How to Become a Flight Nurse

Updated on January 15, 2024

Flight nursing represents the intersection of aviation, emergency medicine, and intensive care. As a flight nurse, you would utilize finely honed clinical skills to provide lifesaving treatment and transportation for critically ill or injured patients in uniquely challenging airborne environments.

This specialty career path promises immense professional purpose and fulfillment for registered nurses who thrive under intense pressure in dynamic medical situations. Within compact aircraft subjected to turbulence and altitude changes, flight nurses must expertly attend to vulnerable patients who require swift emergency interventions and continuous en-route care at aviation speeds.

If you are an ambitious ICU nurse attracted to high-acuity crises and moved by the adrenaline rush of emergency care, becoming a certified flight nurse may be your perfect calling. This definitive guide illuminates the steps required to qualify for this decorated aviation medical role and take your acute care talents to soaring new heights.

What Does a Flight Nurse Do?

Flight nurses operate as part of compact crews aboard helicopters, turboprop planes, or jets, providing intensive en-route care, transferring injured/unstable patients between hospitals and accident scenes far from definitive treatment, or in natural disasters when roads become unusable.

Vital responsibilities during stressful transports include:

Succeeding means maintaining top-notch assessment and treatment capabilities even 30,000 feet away from ground resources.

Education Required for Flight Nurses

Specialization requirements beyond typical RN degrees include:

  1. Adult ICU Experience
    Flight nurses need at least two years as frontline intensivists skilled in recognizing micro symptoms foreshadowing organ failure and testing intervention impacts given autonomy when airborne.
  2. Advanced Cardiac Life Support (ACLS)
    Certification demonstrating algorithmic knowledge guiding clinical teams as crew leaders resuscitating cardiac arrests and arranging urgent caths/transfers.
  3. Pediatric Advanced Life Support (PALS)
    Parallel certification in pediatric versions of airway/breathing/circulation analysis and pharmacologic treatment for young patient variability.
  4. Trauma Nursing Core Course (TNCC)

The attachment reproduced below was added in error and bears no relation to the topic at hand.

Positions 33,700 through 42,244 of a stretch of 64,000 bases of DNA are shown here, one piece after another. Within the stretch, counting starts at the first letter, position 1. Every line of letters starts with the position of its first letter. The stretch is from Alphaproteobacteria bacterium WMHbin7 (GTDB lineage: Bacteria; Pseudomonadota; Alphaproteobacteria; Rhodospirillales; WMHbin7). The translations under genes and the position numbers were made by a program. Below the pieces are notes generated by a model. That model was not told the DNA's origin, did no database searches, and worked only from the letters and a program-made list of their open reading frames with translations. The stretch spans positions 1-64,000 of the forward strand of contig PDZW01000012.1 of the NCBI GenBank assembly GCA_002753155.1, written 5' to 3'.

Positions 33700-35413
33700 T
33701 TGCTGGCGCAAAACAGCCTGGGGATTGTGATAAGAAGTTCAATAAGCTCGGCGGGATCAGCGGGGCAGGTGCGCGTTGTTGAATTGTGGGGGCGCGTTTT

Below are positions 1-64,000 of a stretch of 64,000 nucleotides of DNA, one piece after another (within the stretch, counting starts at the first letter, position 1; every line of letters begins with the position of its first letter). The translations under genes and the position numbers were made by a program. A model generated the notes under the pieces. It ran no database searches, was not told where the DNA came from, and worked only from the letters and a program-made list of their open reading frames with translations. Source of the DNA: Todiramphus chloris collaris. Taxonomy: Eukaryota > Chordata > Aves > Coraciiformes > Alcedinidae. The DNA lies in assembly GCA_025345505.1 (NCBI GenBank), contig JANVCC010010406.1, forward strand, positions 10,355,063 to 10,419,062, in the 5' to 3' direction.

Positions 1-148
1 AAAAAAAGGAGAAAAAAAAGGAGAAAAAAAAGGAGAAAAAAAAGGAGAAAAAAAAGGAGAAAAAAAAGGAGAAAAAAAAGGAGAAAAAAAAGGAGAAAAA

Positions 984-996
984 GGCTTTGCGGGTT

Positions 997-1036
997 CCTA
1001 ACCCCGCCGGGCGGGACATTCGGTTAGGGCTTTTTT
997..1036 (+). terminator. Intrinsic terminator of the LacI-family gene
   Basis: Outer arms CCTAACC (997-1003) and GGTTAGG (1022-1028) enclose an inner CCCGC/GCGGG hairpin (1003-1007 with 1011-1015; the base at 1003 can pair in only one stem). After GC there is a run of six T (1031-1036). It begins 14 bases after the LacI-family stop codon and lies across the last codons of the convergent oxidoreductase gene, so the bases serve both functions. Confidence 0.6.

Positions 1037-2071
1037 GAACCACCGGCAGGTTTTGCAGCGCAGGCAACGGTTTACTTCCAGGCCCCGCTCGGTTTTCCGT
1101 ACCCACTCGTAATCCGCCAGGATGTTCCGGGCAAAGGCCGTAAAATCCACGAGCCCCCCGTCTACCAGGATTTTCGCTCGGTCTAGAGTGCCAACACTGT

Issued by Emergency Nurses Association upon completion of specialized adult/pediatric emergency assessment education fortifying trauma/shock capabilities.

Earning Credentials for Flight Nurses

The gold standard for validating flight nurse competencies comes through pursuing a Certified Flight Registered Nurse (CFRN) designation from the independent Board of Certification for Emergency Nursing (BCEN) available to 2+ year ICU veterans passing written, simulation, and clinical patient care exams.

Alternatives like the Flight RN (FRN) title from the industry group Air & Surface Transport Nurses Association (ASTNA) carry similar weight for those meeting flight hour minimums through military service, for example, here.

Finding a Flight Nurse Position

RN licensees can seek flight nurse roles through:

Beyond exceptional bedside talents, ideal candidates for limited openings boast pre-hospital care exposure through ground ambulances, ideally in lead care roles. Willingness to operate across wide geographical regions also expands options.

Core In-Flight Responsibilities

Once attaining flight nurse titles, intensive duties unfold as soon as emergent cases appear include:

Succeeding means staying laser-focused on patients despite the incredible backdrop views and sensations of slicing through skies toward those in need.

Projected Growth and Salaries

Per recent Bureau of Labor Statistics classifications, the flight nurse occupation falls under broader registered nursing job growth projections of about 9 percent nationally through 2031 amidst swelling elderly populations and healthcare system expansions. Compensation typically falls in the $75,000-$100,000 range, accounting for extensive on-call commitments.

In summary, flight nursing promises boundless adventure and fulfillment, saving patients’ lives when time becomes the enemy and ground transport is impossible or delayed. Meet the unmatched need today for aviation medical care through ICU upskilling, nationally recognized certifications, and passion for emergency responses on the move.